1. Capacity and power
Capacity is the total amount of electricity a solar cell can store, measured in kilowatt hours (kWh). Most home solar cells are designed to be 'stackable', meaning you can include multiple cells in a solar plus storage system to get extra capacity.
Capacity tells you the capacity of a battery, but not how much power it can deliver at a given moment. To get the full picture, you also need to consider the power rating of the battery. In solar cells, the power rating is the amount of electricity that the cell can deliver at one time. It is measured in kilowatts (kW).
Cells with a high capacity and a low power rating will deliver a small amount of power for a long time (enough to run some critical equipment). Batteries with low capacity and high power ratings will keep your entire home running, but only for a few hours.
2. Depth of discharge (DoD)
Due to their chemical composition, most solar cells need to retain some charge at all times. If you use 100% of the battery's charge, its lifespan will be significantly reduced.
The depth of discharge (DoD) of a battery is the used battery capacity. Most manufacturers will specify a maximum DoD for optimum performance. For example, if a 10 kWh battery has a DoD of 90%, do not use more than 9 kWh before charging. In general, a higher DoD means you will be able to utilise more of the battery capacity.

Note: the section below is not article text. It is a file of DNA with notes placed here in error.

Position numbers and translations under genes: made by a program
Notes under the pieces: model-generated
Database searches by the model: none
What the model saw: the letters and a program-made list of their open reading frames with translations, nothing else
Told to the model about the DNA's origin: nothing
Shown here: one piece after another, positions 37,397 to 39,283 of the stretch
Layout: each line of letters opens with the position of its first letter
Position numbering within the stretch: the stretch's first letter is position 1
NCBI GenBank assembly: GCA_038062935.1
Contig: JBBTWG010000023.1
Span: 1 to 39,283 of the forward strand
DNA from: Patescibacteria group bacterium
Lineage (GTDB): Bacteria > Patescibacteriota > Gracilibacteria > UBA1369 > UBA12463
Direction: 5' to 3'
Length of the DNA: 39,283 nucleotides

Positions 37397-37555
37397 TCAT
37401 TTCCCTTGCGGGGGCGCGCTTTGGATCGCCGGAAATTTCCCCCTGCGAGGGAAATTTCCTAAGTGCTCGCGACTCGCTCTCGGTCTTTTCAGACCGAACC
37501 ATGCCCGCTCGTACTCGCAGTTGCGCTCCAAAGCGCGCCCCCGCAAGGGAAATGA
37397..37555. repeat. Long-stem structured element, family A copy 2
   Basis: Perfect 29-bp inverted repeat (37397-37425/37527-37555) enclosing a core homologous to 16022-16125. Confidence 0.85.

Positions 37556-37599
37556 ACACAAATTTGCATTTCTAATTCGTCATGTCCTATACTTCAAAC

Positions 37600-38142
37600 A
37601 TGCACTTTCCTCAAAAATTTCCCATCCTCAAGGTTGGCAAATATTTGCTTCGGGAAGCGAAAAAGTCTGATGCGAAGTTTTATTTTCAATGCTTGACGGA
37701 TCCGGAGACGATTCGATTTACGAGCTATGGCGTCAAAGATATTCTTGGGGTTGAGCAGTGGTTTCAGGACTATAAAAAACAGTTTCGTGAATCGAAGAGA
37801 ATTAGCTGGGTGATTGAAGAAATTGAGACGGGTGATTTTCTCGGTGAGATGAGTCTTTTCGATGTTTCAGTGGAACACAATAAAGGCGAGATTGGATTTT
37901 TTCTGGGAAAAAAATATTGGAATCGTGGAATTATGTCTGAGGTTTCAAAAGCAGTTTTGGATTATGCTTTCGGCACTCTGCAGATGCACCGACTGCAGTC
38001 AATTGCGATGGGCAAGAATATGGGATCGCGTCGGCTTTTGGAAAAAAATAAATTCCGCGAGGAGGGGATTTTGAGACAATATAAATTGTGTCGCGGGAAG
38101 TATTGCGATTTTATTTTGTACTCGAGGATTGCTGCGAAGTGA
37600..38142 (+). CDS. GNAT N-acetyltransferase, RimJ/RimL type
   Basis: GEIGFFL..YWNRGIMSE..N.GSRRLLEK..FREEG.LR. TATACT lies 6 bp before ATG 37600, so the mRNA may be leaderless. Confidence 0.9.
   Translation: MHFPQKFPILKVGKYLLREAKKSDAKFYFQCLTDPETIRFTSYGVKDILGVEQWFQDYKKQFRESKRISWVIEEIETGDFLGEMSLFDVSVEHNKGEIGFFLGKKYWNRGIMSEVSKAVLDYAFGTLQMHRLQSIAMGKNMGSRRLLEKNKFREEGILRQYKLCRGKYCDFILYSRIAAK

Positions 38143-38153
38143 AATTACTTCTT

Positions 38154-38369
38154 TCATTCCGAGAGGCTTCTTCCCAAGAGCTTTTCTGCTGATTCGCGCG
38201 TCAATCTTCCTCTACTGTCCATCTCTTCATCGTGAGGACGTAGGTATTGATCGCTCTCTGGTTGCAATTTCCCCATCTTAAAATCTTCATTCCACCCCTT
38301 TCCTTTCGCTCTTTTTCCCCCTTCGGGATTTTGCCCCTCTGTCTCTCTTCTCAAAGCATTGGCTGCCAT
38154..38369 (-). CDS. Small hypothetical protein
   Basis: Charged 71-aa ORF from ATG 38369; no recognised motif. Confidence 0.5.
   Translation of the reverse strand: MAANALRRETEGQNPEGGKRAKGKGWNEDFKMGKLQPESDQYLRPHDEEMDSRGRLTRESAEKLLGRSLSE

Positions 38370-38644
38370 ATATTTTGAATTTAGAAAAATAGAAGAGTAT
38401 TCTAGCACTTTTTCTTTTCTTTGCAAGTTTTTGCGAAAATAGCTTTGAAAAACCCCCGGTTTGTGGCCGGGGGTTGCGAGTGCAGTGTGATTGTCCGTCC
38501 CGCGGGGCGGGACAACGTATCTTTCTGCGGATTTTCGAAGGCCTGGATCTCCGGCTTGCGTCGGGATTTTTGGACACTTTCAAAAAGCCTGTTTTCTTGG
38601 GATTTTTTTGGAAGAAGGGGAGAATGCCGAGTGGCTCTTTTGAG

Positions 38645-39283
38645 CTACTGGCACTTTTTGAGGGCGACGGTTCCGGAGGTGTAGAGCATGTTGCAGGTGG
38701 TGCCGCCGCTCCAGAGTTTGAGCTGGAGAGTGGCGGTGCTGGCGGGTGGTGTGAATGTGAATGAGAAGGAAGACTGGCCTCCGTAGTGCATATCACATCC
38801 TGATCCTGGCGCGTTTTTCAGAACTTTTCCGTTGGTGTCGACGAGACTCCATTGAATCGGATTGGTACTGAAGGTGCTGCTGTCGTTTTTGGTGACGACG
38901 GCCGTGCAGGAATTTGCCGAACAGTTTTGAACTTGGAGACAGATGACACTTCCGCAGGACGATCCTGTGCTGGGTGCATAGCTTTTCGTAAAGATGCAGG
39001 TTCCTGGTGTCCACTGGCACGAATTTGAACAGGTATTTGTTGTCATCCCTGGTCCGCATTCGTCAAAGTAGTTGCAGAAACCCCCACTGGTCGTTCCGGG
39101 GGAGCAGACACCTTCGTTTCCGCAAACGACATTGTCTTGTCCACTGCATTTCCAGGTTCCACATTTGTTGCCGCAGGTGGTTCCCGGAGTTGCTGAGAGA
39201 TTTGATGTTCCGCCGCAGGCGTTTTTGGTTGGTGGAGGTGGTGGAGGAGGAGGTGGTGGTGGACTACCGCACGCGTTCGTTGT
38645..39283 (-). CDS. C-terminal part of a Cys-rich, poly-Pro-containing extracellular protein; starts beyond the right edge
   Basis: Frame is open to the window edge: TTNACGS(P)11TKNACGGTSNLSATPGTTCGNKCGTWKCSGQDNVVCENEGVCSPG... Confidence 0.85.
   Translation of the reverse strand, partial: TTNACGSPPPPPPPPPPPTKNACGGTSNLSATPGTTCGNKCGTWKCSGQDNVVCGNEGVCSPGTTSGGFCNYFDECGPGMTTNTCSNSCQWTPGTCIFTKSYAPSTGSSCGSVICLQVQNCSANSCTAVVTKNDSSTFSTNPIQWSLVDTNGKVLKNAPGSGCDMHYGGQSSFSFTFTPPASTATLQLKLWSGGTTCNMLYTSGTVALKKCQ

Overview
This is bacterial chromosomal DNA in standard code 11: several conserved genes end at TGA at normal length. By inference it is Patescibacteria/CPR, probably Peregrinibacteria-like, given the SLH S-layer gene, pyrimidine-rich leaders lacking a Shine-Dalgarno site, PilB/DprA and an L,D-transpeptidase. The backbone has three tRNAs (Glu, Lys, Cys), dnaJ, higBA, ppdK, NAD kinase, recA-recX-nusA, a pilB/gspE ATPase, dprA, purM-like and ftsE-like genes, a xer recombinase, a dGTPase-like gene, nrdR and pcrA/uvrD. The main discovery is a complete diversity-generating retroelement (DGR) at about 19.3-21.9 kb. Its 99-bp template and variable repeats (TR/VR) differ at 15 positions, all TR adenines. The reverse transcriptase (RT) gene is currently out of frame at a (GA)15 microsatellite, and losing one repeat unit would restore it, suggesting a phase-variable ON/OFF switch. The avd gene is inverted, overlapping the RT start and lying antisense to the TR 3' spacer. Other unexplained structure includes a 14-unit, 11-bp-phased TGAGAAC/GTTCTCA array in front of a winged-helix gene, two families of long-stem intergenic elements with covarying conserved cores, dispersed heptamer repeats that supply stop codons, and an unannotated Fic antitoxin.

3. Round trip efficiency
The round-trip efficiency of a battery represents the amount of energy that can be used as a percentage of its stored energy. For example, if 5 kWh of power is fed into the battery and only 4 kWh of useful power is available, the round-trip efficiency of the battery is 80% (4 kWh / 5 kWh = 80%). In general, a higher round-trip efficiency means that you will get more economic value out of the battery.
4. Battery life
For most uses of domestic energy storage, your batteries will be "cycled" (charged and discharged) on a daily basis. The more a battery is used, the more its ability to hold a charge decreases. In this way, solar cells are like the battery in your mobile phone - you charge your phone every night to use it during the day, and as your phone gets older you start to notice that the battery is running low.